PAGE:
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A Psychological Thriller Like No Other
"Buried" is probably one of the most unique thrillers, I have ever seen. Unlike most thrillers where it plays solely on the elements and tension of dramatic scenes, this one emphasizes on the atmosphere created by its consolidated surroundings, as well as Ryan Reynolds brilliant performance. For those who haven't heard about this movie, then your in for a real treat. The movie is essentially about a U.S.A. contractor, Paul Conroy (Ryan Reynolds), who gets a job in Iraq as a truck driver. Unfortunately, he gets attacked and kidnapped by a group of Iraqis, to where the next moment he wakes up, he finds himself buried alive inside a coffin. With very little air to breath and not much time, he finds himself trapped within this coffin. One would think that this would mean the inevitable doom for our main protagonist, but he soon finds that his would be kidnappers didn't exactly leave him in that coffin to die. No, in the coffin he finds a lighter and a cell phone to use.
Naturally, I know many of you reading this are probably thinking that this story easily ends in either two ways. Either he suffocates to death, or the operator manages to trace his cell phone signal and he's saved. Am I right? Or am I right? Well, the answer to that isn't that simple, as one might think. For you see, every diplomat, every official, his employer, and every family member that he calls and begs for help, isn't exactly helpful. If anything, the "911" operator doesn't even bother tracing his call. No, no, no, he's outside of "911's" jurisdiction, as he's forced to be put on hold for long periods of time. Then when he does get through to someone, the person on the other line isn't interested in helping him. No, they're more concerned with asking him petty questions, like how did he get into the coffin or why he's there to begin with, as they're more concerned with covering their own a**es, for this mess.
To make matters worse, an unknown Iraqi calls him on the cell demanding he get a hold of anyone to pay for his ransom of five million American dollars, or else he'll die. Not only that, but this unknown Iraqi knows everything about Paul; including where his wife and son are. Therefore, with nobody to trust and going through such bureaucracy, as every person he reaches is more concerned about covering up the incidence rather than actually helping him. Add in the isolated elements of claustrophobia and the pressure of time. As each moment passes that he is unable to get help or manage to uphold the Iraqian's ransom demands, means one minute closer to dying inside that coffin or worse, his family could be killed as well.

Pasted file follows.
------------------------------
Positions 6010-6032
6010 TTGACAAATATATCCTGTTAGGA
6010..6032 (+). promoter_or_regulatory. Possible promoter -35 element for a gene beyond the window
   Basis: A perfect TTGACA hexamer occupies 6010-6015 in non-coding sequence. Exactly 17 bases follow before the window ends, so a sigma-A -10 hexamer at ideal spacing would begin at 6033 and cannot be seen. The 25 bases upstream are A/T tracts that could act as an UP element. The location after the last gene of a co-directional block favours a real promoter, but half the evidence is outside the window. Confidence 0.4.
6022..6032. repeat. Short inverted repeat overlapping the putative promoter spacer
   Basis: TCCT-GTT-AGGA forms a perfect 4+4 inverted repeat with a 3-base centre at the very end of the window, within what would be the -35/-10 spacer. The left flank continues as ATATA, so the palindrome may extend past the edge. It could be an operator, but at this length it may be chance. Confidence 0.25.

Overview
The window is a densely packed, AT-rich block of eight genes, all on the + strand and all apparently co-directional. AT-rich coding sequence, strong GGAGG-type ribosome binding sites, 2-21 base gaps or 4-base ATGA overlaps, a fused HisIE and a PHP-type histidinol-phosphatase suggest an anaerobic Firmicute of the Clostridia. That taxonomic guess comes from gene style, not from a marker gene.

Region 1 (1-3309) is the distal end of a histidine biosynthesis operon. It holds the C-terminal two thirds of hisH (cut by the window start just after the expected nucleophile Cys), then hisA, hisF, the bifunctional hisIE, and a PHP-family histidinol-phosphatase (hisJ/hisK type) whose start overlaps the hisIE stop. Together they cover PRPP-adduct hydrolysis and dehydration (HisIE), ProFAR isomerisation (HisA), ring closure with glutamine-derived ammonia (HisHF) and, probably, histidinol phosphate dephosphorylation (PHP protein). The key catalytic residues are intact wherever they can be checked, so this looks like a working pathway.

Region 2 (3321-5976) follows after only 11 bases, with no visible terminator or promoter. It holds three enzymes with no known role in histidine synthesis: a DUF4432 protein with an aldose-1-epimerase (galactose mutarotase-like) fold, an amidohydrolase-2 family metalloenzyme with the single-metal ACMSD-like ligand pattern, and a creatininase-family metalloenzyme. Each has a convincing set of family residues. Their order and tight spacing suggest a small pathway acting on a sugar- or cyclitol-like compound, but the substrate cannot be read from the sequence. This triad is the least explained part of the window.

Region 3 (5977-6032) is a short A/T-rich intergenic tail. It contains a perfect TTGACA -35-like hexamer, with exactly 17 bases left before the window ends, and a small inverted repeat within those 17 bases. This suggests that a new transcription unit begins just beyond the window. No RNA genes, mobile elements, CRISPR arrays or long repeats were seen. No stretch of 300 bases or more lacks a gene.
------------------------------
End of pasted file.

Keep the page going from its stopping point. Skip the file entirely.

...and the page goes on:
What makes this film unbelievably interesting is that the entire movie takes place inside the coffin. That's right folks. This entire film is shot inside the coffin, as there are no flashbacks of Paul's life leading up to that point, nor is there any scenes showing how Paul got into that predicament to begin with. In fact, like Paul, you don't even see who the other people are on the other end of the phone line. Let alone if they're actually doing anything if at all, to help rescue our protagonist. No, like our hero, the audience is just as clueless as Paul. By now some of you are probably wondering, why watch a ninety minute movie where the entire film just shows a man inside a coffin? That's a very good question, as I doubt this movie will appeal to everyone, due to the isolated environment the entire movie takes place.
However, for those true movie fans out there, the isolated environment not only enhances the story element, it allows for the viewer to identify with our protagonist. Getting the full effect of isolation within the coffin, as the viewer will feel like they're right in there with Ryan Reynolds, as he struggles for survival. Plus, this movie has a lot more action sequences than one might believe. As there is one moment when Paul is forced to use his ingenuity to fight off a deadly snake that slithers into the casket with him. Not only does this add another element of danger, it also helps intensify the movie even more, and giving the audience a break between the scenes where Paul is forced to plead for his life on the phone, to get a hold of anyone who might be able to help him.
"Buried" isn't for the faint of heart, and it's definitely isn't for those that suffer from claustrophobia. However, it's a brilliant masterpiece in modern film making. Director, Rodrigo Cortes, and screenwriter, Chris Sparling, do an excellent job using the isolated environment itself to create the danger and tension of this film, while using creative camera angles to add to it. Setting the tone early, as the story isn't merely as simple as Paul calling the authorities, and they're easily able to trace him. No, no, no, this movie is far too complex for that, within it's own dubious simplicity.
As for Ryan Reynolds? What can I say about this man that would give him justice for this role? It takes a helluva of an actor to carry a movie; especially one where your the only one physically seen in it. Therefore, I have nothing but respect for Ryan for pulling this off, as he shows that behind his smug playboy side, he typically plays in romantic comedies, he's actually capable of being a serious actor when he wants to be.
Overall, "Buried" is definitely by far the best thriller I've seen all year. The only draw back though is that the unique concept of the entire movie taking place in such an isolated environment might turn off a lot of audiences. But for those true cinema fans out there, then "Buried" leaves something to be viewed, as it truly is one of the most unique films made all year. I'd give this film a three and a half out four.